By Matt Duckor, Epicurious
Most of the foods we loved in our youth are forgettable when you really think about it. Eating Bagel Bites is like struggling to chew off damp pieces of cardboard. Lunchables were clearly dreamed up by a branding genius that made kids think it was cool to assemble meals from depressing processed ingredients.
But then there are onion rings. Even the slightly soggy ones fried in oil that should have been changed long ago aren't that bad. But what about a truly a great onion ring? Can one even achieve greatness when the dish is so simple and the stakes are so low?
Chef Spencer Bezaire of L & E Oyster Bar in Los Angeles set out to answer that question. As it turns out, it's not only entirely possible to blow minds and break hearts with fried onion slices -- it's totally doable at home.
The man does amazing things with seafood at this East LA spot, turning out genius plates of everything from smoked, marinated mussels to a Dungeness Crab Louis topped with pickled vegetables. But it's Bezaire's perfect onion rings that really caught our attention on a recent visit.
They arrive stacked high on a plate, the better to show off their husky, oversized form factor. A bite yields an immediate crunch, the kind that sends a jolt of pleasure up through your jaw and all the way to your cerebral cortex. But, almost immediately, you notice just how light and tempura-like the coating is. And, woah, there's a bit of spice there, but it doesn't cover up the hint of another flavor creeping in--is that beer?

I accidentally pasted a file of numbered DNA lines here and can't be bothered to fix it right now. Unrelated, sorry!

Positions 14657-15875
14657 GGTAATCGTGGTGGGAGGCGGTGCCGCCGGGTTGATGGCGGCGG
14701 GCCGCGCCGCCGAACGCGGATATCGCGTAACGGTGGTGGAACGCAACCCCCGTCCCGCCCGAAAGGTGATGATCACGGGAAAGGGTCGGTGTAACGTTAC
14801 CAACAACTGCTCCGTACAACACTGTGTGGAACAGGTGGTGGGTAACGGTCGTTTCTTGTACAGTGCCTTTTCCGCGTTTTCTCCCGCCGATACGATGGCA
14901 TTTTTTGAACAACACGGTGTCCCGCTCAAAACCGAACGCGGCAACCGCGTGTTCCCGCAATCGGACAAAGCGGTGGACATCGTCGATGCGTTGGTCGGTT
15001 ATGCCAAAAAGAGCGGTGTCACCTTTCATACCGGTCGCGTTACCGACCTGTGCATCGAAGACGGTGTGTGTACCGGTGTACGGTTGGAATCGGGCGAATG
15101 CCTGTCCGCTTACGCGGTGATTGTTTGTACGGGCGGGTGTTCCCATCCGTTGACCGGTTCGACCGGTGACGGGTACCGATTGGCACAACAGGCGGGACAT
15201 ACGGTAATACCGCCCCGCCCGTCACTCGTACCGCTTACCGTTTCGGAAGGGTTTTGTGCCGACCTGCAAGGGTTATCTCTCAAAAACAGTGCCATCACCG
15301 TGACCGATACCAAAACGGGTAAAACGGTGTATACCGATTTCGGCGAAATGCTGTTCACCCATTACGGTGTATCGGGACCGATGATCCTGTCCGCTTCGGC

Basically, there's a lot going on in these onion rings. Bezaire broke things down for us, unlocking the ring-shaped genius behind his fried onions:
1. KEEP THE BATTER LIGHT WITH EGG, WATER, CORNSTARCH AND BEER
Our number-one issue with onion rings is that they're often held back by an overly greasy, heavy fried shell that contains the onion. Bezaire's solution was to develop what essentially amounts to a delicate tempura batter. The combination of egg, cornstarch, and water, along with the batter's flour and other spices (more on that in a second) keep things light. And the alcohol content of the beer ensures a crisp exterior that fries fast so the onion doesn't get overcooked (because, science).
2. SEASON YOUR FLOUR
Bezaire was looking to really boost the flavor so his onion rings didn't just taste like frying oil and onion. Countless recipes for onion rings call for cayenne pepper, but the chef opted to add a whole mess of ingredients to boost the overall deliciousness of the onion rings. Garlic and onion powder, cayenne, sugar, and salt ensure that the final product will be flavor-packed and savory, with a subtle hit of spiciness.
Now, we're not saying you have to forget all of those bad bowling-alley onion rings you scarfed down over the years--it's just something that kind of just happens the first time you make these.
Get the Recipe: Beer-Battered Onion Rings
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